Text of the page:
While I may be loathing in constraining my thinking within a Christianity context, I find that in a secular context, people are loathe to think of the human life as something richer than animal life. My sense is that such an attitude is hoped to engender a more humble human presence- one that doesn't imperialize every thing in its path. Of course I laud this desire for humility. Still, if we, through this means of humility, blind ourselves to authentic human life, I don't know that such humility will in the end serve us.
So this is what I'm wondering, "what if our problem of this imperialistic consuming, in actuality, stems from our actions of compensating for not experiencing authentic human life? And what if we don't experience authentic human life, because in reality, we have a hard time seeing it? How would we go about looking for it then?
One way I can think of is through the process of comparing and contrasting.
Now, I didn't grow up with church, nor did I grow up with wine. And yet, here I am: a man who has a love affair with God and wine; and my relationships to both lack their respective conventional approaches. Something I feel very fortunate for. Here, let me trace some of the history to my love affair with wine.
When I got into wine back in the late eighties, around the age of 29, I was introduced and educated through a group in Minneapolis called the Bacchus Wine Society. Every month or so, they'd rent a hotel banquet room filled with tables set for ten, with each table bearing a big center tray of cheese and crackers, a couple of spit buckets (usually empty KFC chicken pails) and most importantly, two wine glasses per person. Well, maybe more important were the eight bottles of wine; still, the two glasses were as important here, because we would take turns serving wine to each other, two bottles at a time; it was having two glasses each, which enabled us to compare and contrast between two different wines at the same time. Do you want to know what tannins are and how they affect a wine's taste? Pour one glass with a wine that has them, and the other with a wine that doesn't. Here is where tasting speaks more than even pictures can, and just how good comparing and contrasting works.
I feel blessed for those wine tasting evenings way back then. For one reason, the seating was random. Each event I attended, I could have been sat with wine snobs- the ones who relate to wine more as status than experience, and love to wear their wine drinking like a badge. The people I was lucky enough to sit with, the ones who were real lovers, cared about the experience- for themselves as well for me. And while I learned to swirl a glass and get my nose into one as well as any snob, (I got my nose wet a couple of times while starting out) when it came to sharing our personal experience of each of the wine's unique set of elements, I was always in an environment where I felt free to use any words in my vocabulary; there was never a pressure to pull words from some proper wine lexicon.
Out of all those terrific events, there’s this one night I remember most...one that provided a particular moment of learning about wine; this moment I remember today with absolute fondness. It came about when Mary, a woman about fifteen years older, and with that much more wine experience than me, said something with this gracious gentle exuberance for all things alive, and just tossed out, "I taste eucalyptus..." So I rushed and took another taste of the same wine--it was my left side glass--and there it was! I tasted eucalyptus! It was amazing! How does something that's fruit, make eucalyptus?!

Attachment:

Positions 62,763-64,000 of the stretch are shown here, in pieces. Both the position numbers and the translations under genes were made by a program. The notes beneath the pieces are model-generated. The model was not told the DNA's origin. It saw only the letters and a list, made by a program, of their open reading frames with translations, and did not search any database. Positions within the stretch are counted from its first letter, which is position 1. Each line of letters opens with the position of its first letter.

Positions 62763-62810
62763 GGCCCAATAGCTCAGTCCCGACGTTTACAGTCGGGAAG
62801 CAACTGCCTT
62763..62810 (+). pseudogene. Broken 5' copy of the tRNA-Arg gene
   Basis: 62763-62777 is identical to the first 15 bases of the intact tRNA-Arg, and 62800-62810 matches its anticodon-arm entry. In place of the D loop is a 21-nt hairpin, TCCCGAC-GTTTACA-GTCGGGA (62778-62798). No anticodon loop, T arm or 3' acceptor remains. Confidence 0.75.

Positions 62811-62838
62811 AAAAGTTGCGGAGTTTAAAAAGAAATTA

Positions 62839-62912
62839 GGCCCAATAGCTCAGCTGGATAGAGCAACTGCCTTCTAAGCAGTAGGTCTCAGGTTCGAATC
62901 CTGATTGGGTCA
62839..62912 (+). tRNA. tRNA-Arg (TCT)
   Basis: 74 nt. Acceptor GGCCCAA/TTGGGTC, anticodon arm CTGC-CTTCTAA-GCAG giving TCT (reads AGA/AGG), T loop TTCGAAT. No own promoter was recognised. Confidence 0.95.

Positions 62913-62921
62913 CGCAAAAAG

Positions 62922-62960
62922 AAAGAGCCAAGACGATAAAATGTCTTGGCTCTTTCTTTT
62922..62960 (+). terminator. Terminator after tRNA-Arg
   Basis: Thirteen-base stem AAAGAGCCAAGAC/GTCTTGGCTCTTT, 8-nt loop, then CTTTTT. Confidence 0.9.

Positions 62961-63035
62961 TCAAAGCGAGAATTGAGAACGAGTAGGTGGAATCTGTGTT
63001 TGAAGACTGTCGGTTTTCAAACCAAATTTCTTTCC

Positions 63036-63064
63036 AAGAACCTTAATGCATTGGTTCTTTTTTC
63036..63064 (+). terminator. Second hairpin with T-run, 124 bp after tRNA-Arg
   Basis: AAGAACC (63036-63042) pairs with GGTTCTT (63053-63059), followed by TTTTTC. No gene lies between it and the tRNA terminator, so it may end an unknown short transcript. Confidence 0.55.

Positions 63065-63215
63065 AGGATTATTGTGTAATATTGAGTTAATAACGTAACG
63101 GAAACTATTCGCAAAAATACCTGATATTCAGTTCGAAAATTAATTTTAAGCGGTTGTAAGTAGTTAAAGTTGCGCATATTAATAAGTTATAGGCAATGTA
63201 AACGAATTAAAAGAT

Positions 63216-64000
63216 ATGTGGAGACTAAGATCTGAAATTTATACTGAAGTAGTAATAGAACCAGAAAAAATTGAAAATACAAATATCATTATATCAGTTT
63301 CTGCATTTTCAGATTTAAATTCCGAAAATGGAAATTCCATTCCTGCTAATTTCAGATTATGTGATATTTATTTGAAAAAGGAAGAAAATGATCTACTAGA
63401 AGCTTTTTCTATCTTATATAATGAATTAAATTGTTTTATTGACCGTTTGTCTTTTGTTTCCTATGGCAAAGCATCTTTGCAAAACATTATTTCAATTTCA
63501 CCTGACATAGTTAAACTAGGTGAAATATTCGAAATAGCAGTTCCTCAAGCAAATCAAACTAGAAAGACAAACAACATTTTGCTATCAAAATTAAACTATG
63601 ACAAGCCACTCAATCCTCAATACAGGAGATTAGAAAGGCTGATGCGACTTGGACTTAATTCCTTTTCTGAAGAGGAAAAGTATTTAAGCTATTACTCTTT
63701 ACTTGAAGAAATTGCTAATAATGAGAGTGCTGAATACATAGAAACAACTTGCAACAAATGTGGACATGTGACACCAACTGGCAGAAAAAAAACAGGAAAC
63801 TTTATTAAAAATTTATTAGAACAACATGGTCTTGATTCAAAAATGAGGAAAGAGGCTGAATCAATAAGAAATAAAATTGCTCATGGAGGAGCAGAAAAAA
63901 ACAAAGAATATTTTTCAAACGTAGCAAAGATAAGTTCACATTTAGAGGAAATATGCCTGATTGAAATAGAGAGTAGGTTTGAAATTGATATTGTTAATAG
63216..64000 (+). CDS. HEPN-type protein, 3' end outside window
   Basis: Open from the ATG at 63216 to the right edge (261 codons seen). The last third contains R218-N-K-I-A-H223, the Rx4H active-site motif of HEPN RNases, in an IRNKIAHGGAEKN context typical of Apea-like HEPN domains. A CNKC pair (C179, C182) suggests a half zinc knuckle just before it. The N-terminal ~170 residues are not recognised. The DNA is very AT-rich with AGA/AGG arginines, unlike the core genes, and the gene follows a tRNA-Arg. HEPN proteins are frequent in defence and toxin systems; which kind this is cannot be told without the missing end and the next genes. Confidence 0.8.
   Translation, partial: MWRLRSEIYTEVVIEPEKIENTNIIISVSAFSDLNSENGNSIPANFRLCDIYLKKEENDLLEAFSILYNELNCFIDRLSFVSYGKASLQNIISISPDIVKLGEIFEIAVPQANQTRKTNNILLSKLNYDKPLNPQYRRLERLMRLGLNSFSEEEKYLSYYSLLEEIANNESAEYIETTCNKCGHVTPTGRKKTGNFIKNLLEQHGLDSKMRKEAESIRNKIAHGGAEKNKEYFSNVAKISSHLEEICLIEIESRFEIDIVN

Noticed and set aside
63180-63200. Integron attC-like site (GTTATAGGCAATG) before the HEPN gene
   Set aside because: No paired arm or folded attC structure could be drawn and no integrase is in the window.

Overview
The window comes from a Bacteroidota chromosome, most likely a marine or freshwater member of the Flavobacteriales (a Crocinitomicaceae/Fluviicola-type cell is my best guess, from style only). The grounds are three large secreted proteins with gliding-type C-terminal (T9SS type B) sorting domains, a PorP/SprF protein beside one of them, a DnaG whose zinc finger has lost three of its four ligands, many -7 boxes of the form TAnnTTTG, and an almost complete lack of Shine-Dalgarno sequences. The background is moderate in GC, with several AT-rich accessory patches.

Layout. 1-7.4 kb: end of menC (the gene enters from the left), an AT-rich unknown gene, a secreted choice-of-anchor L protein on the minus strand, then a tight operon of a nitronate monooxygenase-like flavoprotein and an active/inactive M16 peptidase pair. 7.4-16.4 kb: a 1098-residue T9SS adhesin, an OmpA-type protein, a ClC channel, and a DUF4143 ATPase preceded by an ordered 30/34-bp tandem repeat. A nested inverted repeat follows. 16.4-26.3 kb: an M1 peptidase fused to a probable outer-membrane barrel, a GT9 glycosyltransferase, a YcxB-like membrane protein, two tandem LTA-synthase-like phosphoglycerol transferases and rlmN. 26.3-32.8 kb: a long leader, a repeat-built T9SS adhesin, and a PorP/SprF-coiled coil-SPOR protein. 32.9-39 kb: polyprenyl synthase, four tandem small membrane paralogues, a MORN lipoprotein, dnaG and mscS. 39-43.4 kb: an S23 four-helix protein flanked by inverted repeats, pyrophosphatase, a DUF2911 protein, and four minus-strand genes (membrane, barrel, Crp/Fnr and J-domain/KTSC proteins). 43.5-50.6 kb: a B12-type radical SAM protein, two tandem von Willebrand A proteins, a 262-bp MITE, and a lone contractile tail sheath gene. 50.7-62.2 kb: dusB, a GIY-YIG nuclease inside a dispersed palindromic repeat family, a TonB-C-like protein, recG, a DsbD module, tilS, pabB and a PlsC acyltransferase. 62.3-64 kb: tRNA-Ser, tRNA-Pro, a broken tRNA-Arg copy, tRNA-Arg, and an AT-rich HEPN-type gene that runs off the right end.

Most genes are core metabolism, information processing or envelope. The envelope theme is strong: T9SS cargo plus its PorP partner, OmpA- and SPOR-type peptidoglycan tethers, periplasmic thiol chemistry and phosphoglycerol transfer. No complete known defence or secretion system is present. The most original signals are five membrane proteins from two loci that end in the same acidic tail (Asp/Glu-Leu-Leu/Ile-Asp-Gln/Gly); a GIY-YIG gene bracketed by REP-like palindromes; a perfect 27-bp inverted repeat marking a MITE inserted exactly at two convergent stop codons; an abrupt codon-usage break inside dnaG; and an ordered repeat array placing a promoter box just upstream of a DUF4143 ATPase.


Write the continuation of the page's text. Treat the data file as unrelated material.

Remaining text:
I learned some things that evening, which I keep in my heart today. Not only did Mary teach me to look for eucalyptus, somehow--that moment of learning that eucalyptus was present--made me aware of the nature of ignorance and how we learn of it. Most notable are these thoughts:
-Compared to other animal species, I would cite as a salient difference this fact: we are the ones who can know of our ignorance. And it is this power that gives rise to one of our abilities which is even more powerful: we can form questions.
-Like the man who learned to fish, I do more than look for eucalyptus, I look for other things that I may not be accustomed to look for. This insight, transcends wine and translates across the board.
-Even though I was drinking the same wine as Mary, when I didn’t have the concept of eucalyptus apart from a cough drop, I wasn’t able to taste it in the wine. We need more than our eyes to see, we need our ideas. (Where do we ideas?)
-I learned something more about wine tasting, and when I did, wine’s mystery of alchemy only became more mysterious. (Btw, when something really is a Mystery, and not a puzzle, the more you know of it, the more—not less—mysterious it becomes.
-And finally, when you want to learn wine, comparing and contrasting between two bottles at a time proves very productive--even seductive. It’s in this spirit that I sometimes compare and contrast our human life with other kinds of animal life. I’m not out to determine and define—that is make some version of a “wine snob lexicon”—when I engage in such comparing and contrasting. Rather, I’m trying to create a means to explore our human life with the same kind of grace I experienced with people like Mary and the others, who loved wine, and relished taking turns at pouring new bottles into awaiting glasses.
Maybe, through this kind of tasting of our human life, we will begin to taste things we didn't realize were there. And as we find that there’s so much more to taste in the human life than consuming, we'll no longer feel such a dire need to acquire things the same way an addict gets locked in by his drug.
Maybe we'll displace our imperialistic compensating, by deeply enjoying a new love affair with our very Human-ness.